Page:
In their article, Sonia Royo, Ana Yetano, and Basilio Acerete attempt to measure local government commitment to sustainability goals by examining the existence and success of e-participation tools. Their dispiriting conclusion is that use of the Internet by municipalities—in this case, European municipalities—to engage the public on sustainability issues has been halfhearted and largely unsuccessful, even for those local governments that have signed on to a larger, high-profile coalition effort. But, as the authors point out, we are still learning how the Internet can be used as a democratic tool, and it may well be that a municipal Web site is simply not a promising vehicle for the promotion of a local sustainability agenda.

The authors begin with a somewhat desperate premise that has also been embraced in the United States, which I will paraphrase this way: in the absence of focused national and international action on climate change, much rests on the willingness and ability of local governments to act on their own initiative to encourage sustainable practices. This assumes, fairly, that national leadership has shown neither the courage nor the vision to act in a responsible way on climate change, despite a capacity on the part of the citizenry to learn and act in pursuit of sustainability, leaving it to government officials who are in more direct touch with the public to harness that capacity.

This construct places an enormous burden on municipalities, and the authors choose e-participation as a surrogate to measure commitment to meeting that burden. Perhaps this is unfair.

Focusing first on the ability of a municipality to take on sustainability as a priority, it must be said that the economics of governing at the local level has been particularly fraught in the recent past. Most cities across the United States are struggling to meet their basic obligations. It is, therefore, more likely for a local government to incorporate sustainability practices when those practices are compatible with a tight budget or, better, make a dollar go further. There is also a requirement for expertise, which often goes beyond existing staff resources. It is not surprising that the authors found a lot of window dressing surrounding municipal initiatives that was not matched with actual community engagement.

To the extent that progress has been made, successes are attributable to a number of factors that feed into municipal capacity. The authors mention the greater likelihood of progress in communities with a highly educated citizenry. The cities in the United States most noted for environmentalism and a sustainability ethic, including a particularly famous handful in the Northwest, are characterized by a youthful, idealistic, and prosperous citizenry, which has certainly had a great influence on municipal policy independent of any administrative mechanisms for public involvement. These cities have variously adopted zero-waste goals, plastic bag bans, bike and car sharing, smart growth initiatives, and alternative energy incentives. All of these initiatives are points of pride for civic leaders and citizens alike.

Even in less well-to-do communities than Seattle, San Francisco, and Portland, the public often provides the inspiration for municipal action rather than the reverse. To the extent that polling, petitioning, or lobbying reveals a strong public desire for new initiatives, whether hike/bike opportunities or constraints on municipal pesticide applications, local government will try to be responsive. Needed expertise often comes from larger governmental units—in the United States, this would be either state or federal agencies—or from environmental organizations. Nonprofit organizations, in particular, also play a critical role in rallying the public in a way that local governments do not ordinarily do.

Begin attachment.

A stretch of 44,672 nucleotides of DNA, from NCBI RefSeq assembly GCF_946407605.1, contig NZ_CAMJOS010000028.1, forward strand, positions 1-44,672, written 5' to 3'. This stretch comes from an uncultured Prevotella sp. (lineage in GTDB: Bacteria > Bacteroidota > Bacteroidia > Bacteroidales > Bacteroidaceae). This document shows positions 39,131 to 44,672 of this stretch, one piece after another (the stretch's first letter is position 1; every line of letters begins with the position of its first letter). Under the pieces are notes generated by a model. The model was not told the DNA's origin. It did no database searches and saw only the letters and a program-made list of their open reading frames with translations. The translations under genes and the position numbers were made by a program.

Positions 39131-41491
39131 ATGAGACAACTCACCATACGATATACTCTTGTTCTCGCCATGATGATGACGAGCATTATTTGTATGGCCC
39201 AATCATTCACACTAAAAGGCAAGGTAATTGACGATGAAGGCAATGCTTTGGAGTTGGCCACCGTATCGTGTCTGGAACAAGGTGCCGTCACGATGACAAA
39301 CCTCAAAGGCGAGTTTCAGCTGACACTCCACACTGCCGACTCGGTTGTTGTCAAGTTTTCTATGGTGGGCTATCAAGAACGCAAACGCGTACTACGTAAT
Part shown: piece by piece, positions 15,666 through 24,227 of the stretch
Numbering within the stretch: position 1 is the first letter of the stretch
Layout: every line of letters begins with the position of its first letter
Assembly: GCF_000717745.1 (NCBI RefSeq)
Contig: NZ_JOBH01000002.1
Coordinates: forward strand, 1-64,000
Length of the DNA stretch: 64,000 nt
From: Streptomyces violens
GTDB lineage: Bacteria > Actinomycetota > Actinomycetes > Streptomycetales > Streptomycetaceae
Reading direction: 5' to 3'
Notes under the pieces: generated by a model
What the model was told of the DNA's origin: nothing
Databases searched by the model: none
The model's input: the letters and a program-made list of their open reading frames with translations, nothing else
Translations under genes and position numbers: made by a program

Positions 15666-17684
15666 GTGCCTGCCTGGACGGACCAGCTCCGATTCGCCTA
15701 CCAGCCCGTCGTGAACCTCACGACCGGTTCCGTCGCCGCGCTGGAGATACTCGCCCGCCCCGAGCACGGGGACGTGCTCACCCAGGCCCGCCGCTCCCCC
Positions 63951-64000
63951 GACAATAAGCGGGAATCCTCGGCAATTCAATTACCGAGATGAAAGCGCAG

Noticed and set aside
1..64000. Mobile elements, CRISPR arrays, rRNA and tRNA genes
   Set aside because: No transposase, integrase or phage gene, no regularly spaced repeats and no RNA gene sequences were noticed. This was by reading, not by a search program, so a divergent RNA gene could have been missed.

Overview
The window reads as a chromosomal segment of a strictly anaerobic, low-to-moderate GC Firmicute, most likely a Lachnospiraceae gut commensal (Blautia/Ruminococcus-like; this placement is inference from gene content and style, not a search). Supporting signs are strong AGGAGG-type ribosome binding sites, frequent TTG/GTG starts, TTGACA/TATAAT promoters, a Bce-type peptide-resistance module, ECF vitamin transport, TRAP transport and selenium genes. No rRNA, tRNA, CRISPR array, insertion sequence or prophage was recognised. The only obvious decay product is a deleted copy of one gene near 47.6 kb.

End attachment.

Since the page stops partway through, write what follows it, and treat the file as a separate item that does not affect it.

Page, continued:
As for the issue of the Internet as a tool for progress, the results of the study are not surprising. With the range and amount of information available to almost every citizen, municipal governments are not in a good position to compete with stylish, innovative, and provocative sources of information and opportunities for networking. In the United States, citizens will look at local government Web sites when they need a particular service or are following a particular issue that hits close to home—not, generally, to be educated on contemporary issues. To some extent, the study places local governments in a chicken-and-egg construct: you need a compelling Web presence to engage the public, but you need an engaged public to be attracted to a municipal Web site. Here again, there is a need for a very specialized expertise to create a dynamic relationship between the usual Internet user and a relatively tiny spot on the Internet. In any event, the inspiration to get involved is more likely to come from an organized campaign of an environmental coalition.

Getting back to the role of local government in planning for a sustainable future, progress may be small and slow, but the authors are correct in seeing municipalities as a rare source of hope. In the end, it will be a combination of enlightened leadership; local wherewithal; interaction with the large network of national, state, and local environmental groups; and felt climate impacts that will inspire local sustainability measures and civic engagement. It is not a small thing if the public is inspired to live differently, but it will not be local government Web sites that provide the inspiration.